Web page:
I had skimmed through TMR4A thread to see if it made any more sense to me than a year ago. Still way over my head No idea where the numbers come from and why - that’s OK it’s out of my league. But after I re-read this post, I went back and checked if it referenced TMR10A - I didn’t see it. I did a search in the forum, and just found you referencing it, but I didn’t really see any reference to how you got to 180 kya. Please correct me if I’m missing it.
Also I thought it’d make more sense to respond to the statements quoted below from another thread here as my response/questions relate to TMR4A or TMR10A more, but moderators please move my response if you prefer it to be something separate.
So your comments and @mercer’s motivated me to finish this article. I had started it a couple of months ago, it made me think of TMR4A and then I got distracted and didn’t finish it. Genetics Confirms the Recent, Supernatural Creation of Adam and Eve | Answers in Genesis
Is the quote below from the article/chapter by Jeanson and Tomkins relevant when considering TMR10A or ArgWeaver or whatever ?
The second claim56 deals with the rate at which sections of DNA are swapped during sperm and egg cell production (the technical terms of two swapping processes are genetic recombination and gene conversion ), but the conclusions that the BioLogos writers reach is based on erroneous assumptions and outdated science. With respect to the latter, in making their claim, the evolutionists assume only a single process of reshuffling DNA sequences (e.g., recombination) when, in fact, there are at least two (the second and, apparently, much faster process of reshuffling is gene conversion).57 Had they included this faster process in their calculations, they would have discovered that mankind’s genetic history is much shorter than they claimed.58
Does this quote below have validity? Besides the above, are we missing any possible means of change or starting points?
As we’ve observed in the preceding section, using DNA sequences to function as a clock is not straightforward. In theory, just like the ticks of a clock mark off the passage of time, the transmission of another 60 DNA mutations from parent to offspring should be able to mark the passage of another generation. However, knowing how much time has passed requires knowing when the clock — whether mechanical or biological — actually started ticking. As we observed above, some (probably most) DNA differences may not represent mutations at all; they may have been supernaturally created in Adam and Eve from the start — e.g., Adam and Eve would have been created with genetic differences. Thus, when we’re evaluating the billions of DNA letters in our cells and trying to determine when the differences began arising, it’s as if we were asked how long a clock has been ticking — but then were told that the clock has at least four hands instead of two.60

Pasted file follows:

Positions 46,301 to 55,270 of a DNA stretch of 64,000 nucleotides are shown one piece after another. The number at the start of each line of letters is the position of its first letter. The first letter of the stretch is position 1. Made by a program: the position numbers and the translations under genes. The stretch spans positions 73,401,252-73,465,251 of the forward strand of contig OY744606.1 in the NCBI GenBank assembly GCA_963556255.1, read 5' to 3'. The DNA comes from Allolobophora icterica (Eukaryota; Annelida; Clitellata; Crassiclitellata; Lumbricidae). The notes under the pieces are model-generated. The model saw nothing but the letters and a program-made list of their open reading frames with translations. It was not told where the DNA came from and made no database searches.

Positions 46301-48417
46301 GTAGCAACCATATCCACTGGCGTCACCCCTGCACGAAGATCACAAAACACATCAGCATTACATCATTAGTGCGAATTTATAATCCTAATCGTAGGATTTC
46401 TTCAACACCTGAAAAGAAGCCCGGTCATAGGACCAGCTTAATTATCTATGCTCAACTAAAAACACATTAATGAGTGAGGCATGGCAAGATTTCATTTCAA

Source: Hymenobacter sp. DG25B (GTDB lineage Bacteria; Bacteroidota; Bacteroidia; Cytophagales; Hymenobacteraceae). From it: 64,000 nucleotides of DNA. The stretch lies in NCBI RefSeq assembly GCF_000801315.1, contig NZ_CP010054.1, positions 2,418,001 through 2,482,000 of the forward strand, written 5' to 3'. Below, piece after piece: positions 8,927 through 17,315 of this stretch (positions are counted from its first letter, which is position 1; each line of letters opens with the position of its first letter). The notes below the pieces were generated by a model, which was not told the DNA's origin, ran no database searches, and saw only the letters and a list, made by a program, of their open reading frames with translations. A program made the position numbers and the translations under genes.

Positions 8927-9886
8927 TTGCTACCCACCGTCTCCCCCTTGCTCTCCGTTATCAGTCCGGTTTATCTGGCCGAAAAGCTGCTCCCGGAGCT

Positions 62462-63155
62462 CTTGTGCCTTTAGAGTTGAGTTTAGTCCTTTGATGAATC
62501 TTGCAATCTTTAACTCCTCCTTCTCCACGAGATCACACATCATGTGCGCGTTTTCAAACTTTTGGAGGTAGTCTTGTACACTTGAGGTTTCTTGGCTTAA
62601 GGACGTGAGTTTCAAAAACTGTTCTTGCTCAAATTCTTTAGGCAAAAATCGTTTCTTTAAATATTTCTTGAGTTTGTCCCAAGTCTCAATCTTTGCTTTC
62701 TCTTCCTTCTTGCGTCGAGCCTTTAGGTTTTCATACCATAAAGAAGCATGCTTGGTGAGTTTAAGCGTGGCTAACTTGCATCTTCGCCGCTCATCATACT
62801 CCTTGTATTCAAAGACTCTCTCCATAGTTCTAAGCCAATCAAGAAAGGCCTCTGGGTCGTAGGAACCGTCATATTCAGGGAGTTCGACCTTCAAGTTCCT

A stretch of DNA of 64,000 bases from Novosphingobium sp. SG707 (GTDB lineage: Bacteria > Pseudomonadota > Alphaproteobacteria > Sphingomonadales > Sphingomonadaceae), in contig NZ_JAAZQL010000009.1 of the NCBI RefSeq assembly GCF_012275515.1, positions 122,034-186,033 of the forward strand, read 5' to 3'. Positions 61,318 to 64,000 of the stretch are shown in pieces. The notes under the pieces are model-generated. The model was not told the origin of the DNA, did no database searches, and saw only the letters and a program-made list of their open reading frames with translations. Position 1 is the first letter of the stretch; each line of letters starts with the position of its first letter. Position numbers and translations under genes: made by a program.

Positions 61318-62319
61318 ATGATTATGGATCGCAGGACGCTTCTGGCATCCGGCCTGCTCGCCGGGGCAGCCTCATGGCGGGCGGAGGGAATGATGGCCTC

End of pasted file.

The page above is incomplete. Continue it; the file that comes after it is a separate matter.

Therefore, to use DNA as a clock to measure when humanity began requires a very careful accounting of all potential means of genetic change and all potential genetic starting points. In other words, the only relevant DNA clock to the human origins debate is one in which evolutionists and creationists agree on the mechanism by which DNA differences arise as well as on the number of starting points from which DNA differences can arise.
- Since Adam and Eve each would have been created with two versions of their 3 billion letter DNA sequence, and since Eve’s versions may have been slightly different than Adam’s, humanity may trace its genetic origins to 4 different starting points.
Footnote 60 is referencing the idea of TMR4A?
Back-and-forth on this topic leaves me curious, but frustrated because most of the details are above me. Still had to ask what you think, as I might learn something.